Potential buyers can bid for intellectual property belonging to NeuroMEDx, a defunct startup based in St. Cloud, Minn., beginning Nov. 11 in Napa, Calif.
Founded by Hans Mische, a medical device entrepreneur and former director of product development for American Medical Systems Inc., NeuroMEDx was developing implantable devices designed to improve neurostimulation therapies for diseases like heart failure, Parkinson’s, and hypertension. The device generates mechanical stress that regulates the ability of tissue to transmit electrical signals to the brain.
In an interview, Mische said the company could not raise enough money from investors. Lacking resources to properly shop the IP, Mische chose an auction administered by ICAP Ocean Tomo for “efficiency” and to generate momentum among potential buyers.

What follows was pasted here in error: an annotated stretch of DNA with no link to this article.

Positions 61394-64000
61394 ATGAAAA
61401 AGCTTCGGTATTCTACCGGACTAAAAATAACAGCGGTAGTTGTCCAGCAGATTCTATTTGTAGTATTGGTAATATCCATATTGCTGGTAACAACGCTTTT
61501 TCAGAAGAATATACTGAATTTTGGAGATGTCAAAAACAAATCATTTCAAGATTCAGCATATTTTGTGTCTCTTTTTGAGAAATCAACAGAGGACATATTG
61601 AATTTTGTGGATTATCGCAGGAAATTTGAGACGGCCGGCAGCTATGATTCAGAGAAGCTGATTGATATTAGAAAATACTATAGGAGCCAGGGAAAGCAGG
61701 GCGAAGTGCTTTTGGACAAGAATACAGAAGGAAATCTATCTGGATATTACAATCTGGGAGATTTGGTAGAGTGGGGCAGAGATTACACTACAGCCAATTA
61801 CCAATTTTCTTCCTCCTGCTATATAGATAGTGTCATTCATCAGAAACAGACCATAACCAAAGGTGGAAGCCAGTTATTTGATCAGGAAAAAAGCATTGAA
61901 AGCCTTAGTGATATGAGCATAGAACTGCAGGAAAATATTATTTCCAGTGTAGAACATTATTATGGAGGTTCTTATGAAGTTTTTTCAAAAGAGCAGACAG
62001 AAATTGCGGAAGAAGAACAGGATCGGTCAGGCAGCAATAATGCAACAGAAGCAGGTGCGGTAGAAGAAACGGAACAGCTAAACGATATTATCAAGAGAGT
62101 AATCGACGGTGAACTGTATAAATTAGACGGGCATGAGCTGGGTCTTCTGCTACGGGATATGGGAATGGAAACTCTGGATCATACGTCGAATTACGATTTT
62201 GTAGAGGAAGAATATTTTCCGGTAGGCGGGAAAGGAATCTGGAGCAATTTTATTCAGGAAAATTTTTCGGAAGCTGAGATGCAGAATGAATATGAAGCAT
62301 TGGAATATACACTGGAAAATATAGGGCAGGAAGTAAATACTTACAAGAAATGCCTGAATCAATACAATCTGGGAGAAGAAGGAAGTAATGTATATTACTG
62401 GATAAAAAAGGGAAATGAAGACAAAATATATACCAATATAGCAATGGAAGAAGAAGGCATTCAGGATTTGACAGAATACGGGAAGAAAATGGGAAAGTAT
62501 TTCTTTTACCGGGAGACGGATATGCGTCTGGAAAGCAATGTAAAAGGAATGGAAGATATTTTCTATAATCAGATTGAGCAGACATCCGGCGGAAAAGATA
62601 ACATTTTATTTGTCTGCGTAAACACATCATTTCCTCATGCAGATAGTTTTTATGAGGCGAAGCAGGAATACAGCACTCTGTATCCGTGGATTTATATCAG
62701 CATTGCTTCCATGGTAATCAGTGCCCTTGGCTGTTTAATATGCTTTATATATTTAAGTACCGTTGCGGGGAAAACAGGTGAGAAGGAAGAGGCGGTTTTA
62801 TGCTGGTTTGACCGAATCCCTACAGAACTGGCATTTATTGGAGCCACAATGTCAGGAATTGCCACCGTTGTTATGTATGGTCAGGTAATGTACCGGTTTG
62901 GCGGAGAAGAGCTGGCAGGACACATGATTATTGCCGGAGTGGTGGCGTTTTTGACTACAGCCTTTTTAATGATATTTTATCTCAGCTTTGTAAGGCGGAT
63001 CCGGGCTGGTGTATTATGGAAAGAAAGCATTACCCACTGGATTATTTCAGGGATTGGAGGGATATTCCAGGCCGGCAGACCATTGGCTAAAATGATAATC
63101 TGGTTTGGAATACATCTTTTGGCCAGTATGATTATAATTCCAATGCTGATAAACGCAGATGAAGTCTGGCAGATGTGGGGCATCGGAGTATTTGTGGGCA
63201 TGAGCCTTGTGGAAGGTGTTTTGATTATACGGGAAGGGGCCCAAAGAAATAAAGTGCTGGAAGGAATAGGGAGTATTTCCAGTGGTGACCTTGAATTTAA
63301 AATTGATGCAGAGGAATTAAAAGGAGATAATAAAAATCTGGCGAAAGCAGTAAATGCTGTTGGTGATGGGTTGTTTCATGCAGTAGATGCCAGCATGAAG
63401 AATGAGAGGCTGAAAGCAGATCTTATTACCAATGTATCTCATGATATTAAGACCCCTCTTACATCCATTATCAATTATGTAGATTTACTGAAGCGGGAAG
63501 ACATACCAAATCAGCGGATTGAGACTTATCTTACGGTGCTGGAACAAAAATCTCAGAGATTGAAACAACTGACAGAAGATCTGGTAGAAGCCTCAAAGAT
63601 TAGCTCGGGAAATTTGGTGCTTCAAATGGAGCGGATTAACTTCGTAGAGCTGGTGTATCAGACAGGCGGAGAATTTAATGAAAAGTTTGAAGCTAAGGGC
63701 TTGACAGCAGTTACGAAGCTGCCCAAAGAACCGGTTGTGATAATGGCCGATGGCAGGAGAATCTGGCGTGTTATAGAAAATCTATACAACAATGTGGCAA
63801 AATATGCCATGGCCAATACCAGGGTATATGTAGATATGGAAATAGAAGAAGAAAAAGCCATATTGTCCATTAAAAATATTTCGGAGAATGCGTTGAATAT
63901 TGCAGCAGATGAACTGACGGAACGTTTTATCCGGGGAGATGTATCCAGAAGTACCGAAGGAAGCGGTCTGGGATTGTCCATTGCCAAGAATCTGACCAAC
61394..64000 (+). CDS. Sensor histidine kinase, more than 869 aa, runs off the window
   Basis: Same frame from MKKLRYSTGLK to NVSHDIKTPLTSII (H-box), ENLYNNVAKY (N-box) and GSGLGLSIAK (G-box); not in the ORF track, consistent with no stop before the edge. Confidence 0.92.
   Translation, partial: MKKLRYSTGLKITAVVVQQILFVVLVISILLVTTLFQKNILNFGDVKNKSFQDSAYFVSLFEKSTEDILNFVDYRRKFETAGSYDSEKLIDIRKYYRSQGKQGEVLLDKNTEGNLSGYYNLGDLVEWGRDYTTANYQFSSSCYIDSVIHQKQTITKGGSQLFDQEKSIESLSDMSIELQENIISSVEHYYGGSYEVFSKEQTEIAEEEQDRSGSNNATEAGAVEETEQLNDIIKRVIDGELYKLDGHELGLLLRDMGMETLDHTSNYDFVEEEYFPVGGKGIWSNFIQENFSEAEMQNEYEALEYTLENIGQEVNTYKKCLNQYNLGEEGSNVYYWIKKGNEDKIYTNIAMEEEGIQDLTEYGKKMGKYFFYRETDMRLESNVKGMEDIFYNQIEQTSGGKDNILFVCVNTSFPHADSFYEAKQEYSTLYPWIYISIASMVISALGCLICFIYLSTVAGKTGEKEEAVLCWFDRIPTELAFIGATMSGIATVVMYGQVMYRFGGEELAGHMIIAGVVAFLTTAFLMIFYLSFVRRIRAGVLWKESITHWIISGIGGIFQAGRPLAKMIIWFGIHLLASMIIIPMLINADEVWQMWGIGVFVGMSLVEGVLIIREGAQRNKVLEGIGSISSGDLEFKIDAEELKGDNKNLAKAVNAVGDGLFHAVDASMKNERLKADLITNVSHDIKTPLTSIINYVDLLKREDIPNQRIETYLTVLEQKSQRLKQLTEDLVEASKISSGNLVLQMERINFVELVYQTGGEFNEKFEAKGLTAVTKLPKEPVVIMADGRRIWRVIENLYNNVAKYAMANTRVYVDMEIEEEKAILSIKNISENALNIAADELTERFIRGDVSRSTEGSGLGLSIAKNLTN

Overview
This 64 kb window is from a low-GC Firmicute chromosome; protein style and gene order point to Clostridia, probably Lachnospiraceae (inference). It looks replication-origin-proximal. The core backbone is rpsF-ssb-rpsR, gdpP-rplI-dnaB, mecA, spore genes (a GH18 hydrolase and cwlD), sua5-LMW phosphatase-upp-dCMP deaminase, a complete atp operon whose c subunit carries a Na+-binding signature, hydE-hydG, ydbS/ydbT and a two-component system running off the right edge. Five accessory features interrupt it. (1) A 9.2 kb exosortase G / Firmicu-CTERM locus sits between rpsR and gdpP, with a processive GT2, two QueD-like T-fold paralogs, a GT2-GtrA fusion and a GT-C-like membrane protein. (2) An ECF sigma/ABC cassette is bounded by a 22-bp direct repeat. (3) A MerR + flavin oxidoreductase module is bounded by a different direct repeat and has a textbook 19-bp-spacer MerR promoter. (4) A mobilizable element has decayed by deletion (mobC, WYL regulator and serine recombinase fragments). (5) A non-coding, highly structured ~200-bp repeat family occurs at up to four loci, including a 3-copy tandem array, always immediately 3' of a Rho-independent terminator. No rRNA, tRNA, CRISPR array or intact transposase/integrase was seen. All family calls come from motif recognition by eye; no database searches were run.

IP auctions are fairly new but are becoming increasingly common as startups unable to raise money in a difficult economy try to recoup some money from their technology. A slow economy also means investors and companies can’t command ideal value for their secret sauce. Throwing IP into a national auction makes sense because it offers access to more buyers who could drive up the price by bidding against each other. Since 2006, ICAP Ocean Tomo says it has held 10 such auctions in the United States and Europe, generating $135 million-worth of transactions.
“Designed to bring a sense of urgency and closure to IP transactions, the auction platform creates a center for IP liquidity and promotes transparency for a market in which none had historically existed,” according to the company’s website.
Auction doesn’t necessarily mean a patent giveaway. Mische says there is a minimum price his IP must fetch; otherwise, the company will just keep trying to raise more investor cash.